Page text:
| Dr. Boris Worm
MSc (University of Kiel, Germany, 1996),
PhD (University of Kiel, Germany, 2000)
PostDoc Dalhousie University (2000-2003)
PostDoc Leibniz Institute for Marine Science, Kiel, Germany (2003-2004)
Assistant Professor in Marine Conservation Biology, Dalhousie University (2004-2008)
Associate Professor, Biology, Dalhousie University (2008-2011)
Full Professor, Biology, Dalhousie University (Since 2012)
| Teaching & Research
marine conservation biology, biodiversity science, community ecology, macroecology
y interests in teaching and research focus on the causes and consequences of changes in marine biodiversity, and its conservation on a global scale. The oceanic ecosystem is by far the largest on Earth, covering more than 70% of the planet by area and an even larger percentage by volume. Human domination of this ecosystem is rapidly expanding through the effects of overfishing, habitat destruction, pollution and climate change. Serious conservation concerns arise as many species are driven to dangerously low levels.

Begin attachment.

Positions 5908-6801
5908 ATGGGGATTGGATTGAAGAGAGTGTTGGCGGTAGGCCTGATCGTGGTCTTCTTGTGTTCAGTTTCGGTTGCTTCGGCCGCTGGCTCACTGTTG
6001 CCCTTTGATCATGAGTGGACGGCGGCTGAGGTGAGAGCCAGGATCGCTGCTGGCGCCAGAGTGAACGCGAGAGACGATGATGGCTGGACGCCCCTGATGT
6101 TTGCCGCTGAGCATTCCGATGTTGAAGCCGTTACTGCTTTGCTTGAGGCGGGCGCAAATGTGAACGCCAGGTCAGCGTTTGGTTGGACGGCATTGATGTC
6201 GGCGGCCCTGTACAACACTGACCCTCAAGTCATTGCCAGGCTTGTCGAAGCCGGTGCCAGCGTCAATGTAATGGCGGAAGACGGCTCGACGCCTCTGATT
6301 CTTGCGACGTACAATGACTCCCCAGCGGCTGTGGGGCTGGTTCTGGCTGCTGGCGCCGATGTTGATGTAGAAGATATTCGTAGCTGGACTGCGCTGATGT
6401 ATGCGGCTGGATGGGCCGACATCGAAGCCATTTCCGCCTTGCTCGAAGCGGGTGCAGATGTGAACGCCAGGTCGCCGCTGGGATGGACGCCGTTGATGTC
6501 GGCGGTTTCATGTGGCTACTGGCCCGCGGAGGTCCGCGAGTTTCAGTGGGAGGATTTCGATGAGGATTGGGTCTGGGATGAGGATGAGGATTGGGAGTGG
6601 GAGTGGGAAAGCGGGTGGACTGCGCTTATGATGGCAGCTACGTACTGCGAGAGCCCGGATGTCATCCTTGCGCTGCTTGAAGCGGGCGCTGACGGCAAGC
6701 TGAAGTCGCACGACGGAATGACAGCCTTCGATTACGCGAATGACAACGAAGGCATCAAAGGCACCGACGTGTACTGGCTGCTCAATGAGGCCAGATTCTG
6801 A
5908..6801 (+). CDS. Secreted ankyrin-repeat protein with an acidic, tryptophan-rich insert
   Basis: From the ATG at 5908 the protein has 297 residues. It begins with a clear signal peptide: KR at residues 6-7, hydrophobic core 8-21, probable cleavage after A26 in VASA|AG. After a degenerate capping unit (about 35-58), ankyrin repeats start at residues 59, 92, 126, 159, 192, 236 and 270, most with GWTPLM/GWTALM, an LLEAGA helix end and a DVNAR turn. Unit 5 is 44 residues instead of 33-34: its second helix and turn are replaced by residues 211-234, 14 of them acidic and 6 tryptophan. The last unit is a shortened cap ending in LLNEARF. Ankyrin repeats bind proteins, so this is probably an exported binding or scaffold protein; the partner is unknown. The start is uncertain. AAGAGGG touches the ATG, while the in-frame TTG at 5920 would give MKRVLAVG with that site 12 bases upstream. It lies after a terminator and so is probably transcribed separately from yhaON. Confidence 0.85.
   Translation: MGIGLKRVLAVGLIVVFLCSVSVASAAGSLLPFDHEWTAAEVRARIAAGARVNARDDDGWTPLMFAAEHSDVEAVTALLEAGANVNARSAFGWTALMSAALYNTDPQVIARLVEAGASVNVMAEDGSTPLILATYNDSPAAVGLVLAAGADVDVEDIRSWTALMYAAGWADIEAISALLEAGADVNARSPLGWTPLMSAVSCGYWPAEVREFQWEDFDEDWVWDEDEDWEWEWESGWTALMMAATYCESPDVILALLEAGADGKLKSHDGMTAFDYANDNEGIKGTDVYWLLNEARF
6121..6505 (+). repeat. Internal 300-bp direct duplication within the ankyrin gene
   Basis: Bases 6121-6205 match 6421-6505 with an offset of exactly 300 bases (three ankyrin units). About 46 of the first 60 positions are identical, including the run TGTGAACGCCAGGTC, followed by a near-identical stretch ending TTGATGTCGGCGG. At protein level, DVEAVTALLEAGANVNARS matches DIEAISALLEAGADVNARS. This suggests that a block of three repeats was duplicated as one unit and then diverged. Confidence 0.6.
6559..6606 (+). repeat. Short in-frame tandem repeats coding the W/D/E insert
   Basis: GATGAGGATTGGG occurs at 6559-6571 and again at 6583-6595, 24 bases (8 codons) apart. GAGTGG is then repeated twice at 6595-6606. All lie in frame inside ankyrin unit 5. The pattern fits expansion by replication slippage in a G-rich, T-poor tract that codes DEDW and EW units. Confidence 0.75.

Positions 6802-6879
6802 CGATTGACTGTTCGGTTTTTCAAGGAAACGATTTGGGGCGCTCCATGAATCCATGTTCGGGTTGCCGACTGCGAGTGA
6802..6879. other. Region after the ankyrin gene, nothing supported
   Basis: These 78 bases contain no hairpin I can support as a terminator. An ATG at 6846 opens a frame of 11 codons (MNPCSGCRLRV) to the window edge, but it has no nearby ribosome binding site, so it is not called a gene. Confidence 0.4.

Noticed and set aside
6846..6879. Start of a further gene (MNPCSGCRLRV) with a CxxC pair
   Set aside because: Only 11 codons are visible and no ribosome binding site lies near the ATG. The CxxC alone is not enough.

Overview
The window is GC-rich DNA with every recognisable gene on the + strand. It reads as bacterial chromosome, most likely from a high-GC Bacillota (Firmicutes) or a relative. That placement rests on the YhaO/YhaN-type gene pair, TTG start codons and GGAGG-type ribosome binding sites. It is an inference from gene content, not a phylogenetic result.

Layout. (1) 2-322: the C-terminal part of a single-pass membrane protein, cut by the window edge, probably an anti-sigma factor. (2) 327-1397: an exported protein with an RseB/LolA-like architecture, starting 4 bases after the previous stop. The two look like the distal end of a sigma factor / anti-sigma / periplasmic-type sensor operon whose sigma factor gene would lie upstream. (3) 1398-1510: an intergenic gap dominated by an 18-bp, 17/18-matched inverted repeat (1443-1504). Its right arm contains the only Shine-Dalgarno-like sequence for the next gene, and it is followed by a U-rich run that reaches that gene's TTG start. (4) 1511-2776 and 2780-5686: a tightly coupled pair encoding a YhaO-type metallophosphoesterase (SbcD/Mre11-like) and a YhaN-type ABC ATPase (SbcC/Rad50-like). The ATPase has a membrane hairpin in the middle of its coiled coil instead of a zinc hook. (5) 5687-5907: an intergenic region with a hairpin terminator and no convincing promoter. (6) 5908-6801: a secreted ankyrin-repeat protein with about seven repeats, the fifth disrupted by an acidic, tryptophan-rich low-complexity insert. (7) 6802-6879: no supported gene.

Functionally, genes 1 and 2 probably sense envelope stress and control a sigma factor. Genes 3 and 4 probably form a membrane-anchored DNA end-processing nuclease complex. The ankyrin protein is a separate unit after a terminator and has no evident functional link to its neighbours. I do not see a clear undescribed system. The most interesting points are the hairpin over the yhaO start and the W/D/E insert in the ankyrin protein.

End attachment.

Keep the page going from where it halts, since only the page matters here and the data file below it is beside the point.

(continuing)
Apart from looming species extinctions there are some wider ecosystem concerns. Species do play an important role in maintaining aquatic ecosystem functioning and the elimination of some large predators and herbivores from inshore areas has triggered cascading ecosystem effects, which contributed to the loss of ecosystem goods and services and the collapse of some coastal ecosystems. If similar changes occur in the open ocean they are bound to be massive in scale, and probably difficult to reverse. This is why our lab tries to quantify both patterns and trends in marine biodiversity, to understand the consequences of these changes, and to document practical solutions that can halt or reverse deleterious trends. In our research my students and I employ a combination of experimental, observational, and analytical techniques.